Peruvian authorities seem powerless to stop illegal gold mining that has wreaked havoc in the country’s rainforests and is poisoning the environment with mercury. E&T’s analysis shows that the practice boomed during the pandemic.

The price of gold is sensitive to crisis, but can itself be the cause of turmoil, especially in an environmental context.

During the past year and a half of the global pandemic, the gold price reached historic heights. As a result, an artisanal gold-mining boom swept the world, notably in countries that are but resource-rich.

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Copper mining is Opec on crack, so why is the price falling? – by Frik Els ( – July 13, 2021)

Much like the reference in this piece’s headline, it’s a cliché to call a country the Saudia Arabia of something.

The top search suggestion at the moment is the Saudi Arabia of wind. That’s Boris Johnson’s dream for the UK and from a leader with an affinity for hot air, perhaps not unexpected.

The Saudi Arabia of lithium query takes you to a story about Chile, which is wrong. Neither is it Afghanistan as this article in the NYT would have it. It’s Nevada; Elon Musk confirmed it last year.

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EXCLUSIVE Peru’s Castillo expects mining firms to accept ‘prudent’ tax changes, adviser says – by Marco Aquino (Reuters – July 6, 2021)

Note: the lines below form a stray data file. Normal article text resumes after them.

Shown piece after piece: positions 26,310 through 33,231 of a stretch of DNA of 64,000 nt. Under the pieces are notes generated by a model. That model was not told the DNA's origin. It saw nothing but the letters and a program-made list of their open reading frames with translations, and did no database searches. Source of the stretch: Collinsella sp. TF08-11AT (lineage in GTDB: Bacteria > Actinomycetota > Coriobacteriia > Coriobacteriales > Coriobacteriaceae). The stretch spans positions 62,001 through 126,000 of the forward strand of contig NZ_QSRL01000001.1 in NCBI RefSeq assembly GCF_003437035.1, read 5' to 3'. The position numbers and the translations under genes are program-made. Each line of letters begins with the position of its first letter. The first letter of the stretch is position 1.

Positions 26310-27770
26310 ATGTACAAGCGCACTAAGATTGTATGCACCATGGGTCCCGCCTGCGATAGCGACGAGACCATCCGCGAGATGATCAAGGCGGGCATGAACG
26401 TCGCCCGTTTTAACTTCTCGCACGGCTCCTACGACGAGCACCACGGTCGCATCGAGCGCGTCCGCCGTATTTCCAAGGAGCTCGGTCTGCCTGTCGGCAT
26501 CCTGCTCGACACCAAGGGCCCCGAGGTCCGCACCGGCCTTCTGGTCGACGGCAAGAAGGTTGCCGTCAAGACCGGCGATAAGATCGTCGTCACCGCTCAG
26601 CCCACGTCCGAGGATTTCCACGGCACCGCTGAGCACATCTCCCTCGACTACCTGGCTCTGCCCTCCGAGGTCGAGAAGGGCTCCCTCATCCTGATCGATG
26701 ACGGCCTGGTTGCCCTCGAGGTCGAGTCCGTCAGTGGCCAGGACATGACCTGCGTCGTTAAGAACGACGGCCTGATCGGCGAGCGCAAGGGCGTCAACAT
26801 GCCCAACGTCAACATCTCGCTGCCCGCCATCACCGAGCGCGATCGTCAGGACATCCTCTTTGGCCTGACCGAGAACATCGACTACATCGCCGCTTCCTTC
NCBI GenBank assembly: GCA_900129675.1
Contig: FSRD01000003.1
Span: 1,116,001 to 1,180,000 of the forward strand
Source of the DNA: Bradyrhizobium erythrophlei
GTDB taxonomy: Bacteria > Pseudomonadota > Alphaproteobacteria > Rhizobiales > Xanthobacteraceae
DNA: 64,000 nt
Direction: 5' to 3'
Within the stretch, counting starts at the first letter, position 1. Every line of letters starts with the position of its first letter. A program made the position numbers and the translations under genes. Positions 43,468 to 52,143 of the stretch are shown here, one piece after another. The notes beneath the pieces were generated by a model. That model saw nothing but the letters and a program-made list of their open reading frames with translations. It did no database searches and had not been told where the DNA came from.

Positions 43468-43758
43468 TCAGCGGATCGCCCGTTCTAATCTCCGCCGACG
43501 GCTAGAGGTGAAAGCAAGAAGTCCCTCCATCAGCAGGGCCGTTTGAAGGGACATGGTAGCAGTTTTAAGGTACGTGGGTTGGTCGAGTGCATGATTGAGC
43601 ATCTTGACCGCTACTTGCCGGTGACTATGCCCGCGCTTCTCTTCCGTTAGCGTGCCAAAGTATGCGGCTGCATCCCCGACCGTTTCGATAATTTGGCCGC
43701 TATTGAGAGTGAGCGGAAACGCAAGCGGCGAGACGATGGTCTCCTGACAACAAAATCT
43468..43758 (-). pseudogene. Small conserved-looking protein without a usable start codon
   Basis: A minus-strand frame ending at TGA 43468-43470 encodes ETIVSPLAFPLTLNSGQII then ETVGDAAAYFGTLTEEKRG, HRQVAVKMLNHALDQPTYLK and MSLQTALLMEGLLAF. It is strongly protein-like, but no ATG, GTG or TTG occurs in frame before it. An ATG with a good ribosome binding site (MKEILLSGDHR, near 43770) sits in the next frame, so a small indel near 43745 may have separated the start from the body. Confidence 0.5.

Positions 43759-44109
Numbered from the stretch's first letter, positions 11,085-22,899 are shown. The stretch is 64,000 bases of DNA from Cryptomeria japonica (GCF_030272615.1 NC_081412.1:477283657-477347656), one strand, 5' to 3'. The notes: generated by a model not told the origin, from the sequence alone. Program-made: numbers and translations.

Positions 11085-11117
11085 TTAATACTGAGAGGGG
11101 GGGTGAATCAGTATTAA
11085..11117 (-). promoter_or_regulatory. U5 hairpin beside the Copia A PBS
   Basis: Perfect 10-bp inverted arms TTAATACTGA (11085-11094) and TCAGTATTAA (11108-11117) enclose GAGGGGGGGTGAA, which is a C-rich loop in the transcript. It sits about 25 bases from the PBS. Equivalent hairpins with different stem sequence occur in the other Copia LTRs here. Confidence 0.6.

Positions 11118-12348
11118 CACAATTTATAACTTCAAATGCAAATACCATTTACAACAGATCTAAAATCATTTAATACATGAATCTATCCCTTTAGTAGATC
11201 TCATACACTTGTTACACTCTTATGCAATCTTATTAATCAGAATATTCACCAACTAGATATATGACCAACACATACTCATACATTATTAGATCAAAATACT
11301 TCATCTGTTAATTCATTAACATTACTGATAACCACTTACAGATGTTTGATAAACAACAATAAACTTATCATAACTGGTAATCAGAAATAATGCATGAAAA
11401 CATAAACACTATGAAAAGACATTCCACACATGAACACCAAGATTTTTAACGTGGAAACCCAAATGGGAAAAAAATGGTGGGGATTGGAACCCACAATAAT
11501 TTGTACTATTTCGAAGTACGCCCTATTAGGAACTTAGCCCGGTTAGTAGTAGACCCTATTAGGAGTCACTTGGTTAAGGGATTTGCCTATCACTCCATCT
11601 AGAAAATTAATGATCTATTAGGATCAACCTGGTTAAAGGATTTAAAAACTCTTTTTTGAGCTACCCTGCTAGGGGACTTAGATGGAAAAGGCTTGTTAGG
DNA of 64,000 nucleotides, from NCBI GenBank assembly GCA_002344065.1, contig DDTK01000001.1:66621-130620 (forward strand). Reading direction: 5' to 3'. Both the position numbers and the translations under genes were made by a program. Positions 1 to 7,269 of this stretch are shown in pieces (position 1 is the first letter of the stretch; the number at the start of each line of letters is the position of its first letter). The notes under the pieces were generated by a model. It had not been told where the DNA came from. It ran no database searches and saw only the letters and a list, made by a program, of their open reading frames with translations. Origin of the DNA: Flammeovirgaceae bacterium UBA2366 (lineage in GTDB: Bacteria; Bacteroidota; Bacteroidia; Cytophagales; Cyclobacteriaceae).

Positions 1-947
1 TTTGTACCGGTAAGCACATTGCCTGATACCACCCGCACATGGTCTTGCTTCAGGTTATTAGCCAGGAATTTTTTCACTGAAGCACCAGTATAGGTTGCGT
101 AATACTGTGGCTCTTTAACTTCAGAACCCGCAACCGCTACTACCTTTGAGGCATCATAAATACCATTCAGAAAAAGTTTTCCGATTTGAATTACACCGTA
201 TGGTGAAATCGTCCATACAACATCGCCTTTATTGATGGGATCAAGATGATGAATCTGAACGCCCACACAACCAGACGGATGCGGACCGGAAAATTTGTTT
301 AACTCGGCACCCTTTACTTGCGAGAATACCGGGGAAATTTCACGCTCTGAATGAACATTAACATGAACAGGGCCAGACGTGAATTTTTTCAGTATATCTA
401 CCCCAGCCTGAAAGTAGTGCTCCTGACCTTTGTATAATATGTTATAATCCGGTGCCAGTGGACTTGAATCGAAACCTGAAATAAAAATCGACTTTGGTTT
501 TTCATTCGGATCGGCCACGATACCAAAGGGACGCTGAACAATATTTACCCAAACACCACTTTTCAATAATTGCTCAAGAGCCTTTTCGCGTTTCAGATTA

LIMA, July 6 (Reuters) – Peru’s socialist president-in-waiting expects mining firms enjoying high metals prices to be won over to “prudent” plans to hike taxes on mineral resources, a top adviser told Reuters on Tuesday.

In a sign that the gap between the business sector in the world’s no. 2 copper producer and the incoming leftist government is closing, Pedro Francke, Castillo’s economic adviser, said he expected firms would not oppose a planned review of tax rules after dozens of meetings with businesses.

Castillo is set to be confirmed president after a review of ballots from the June 6 vote. The political novice and former teacher has rattled Peru’s elite with plans to redraft the constitution and sharply hike taxes on miners he once said had “plundered” the country’s wealth.

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Chile royalty regime changes may jeopardise future investments – Woodmac (Mining – July 5, 2021)

Although proposed changes to Chile’s mining royalty regime are not expected to have a drastic impact on the copper-producing nation’s production landscape in the near term, amendments do risk compromising continued appetite for large-scale, long-term investments.

This is according to resources consultancy Wood Mackenzie analyst William Tankard, who stresses that Chile has to careful consider the implementation of its royalty regime reform.

“It is unhelpfully alarmist to place primary focus on the proposed amendments [impact] on producers’ value loss under current spot prices, which are at record highs,” he cautions.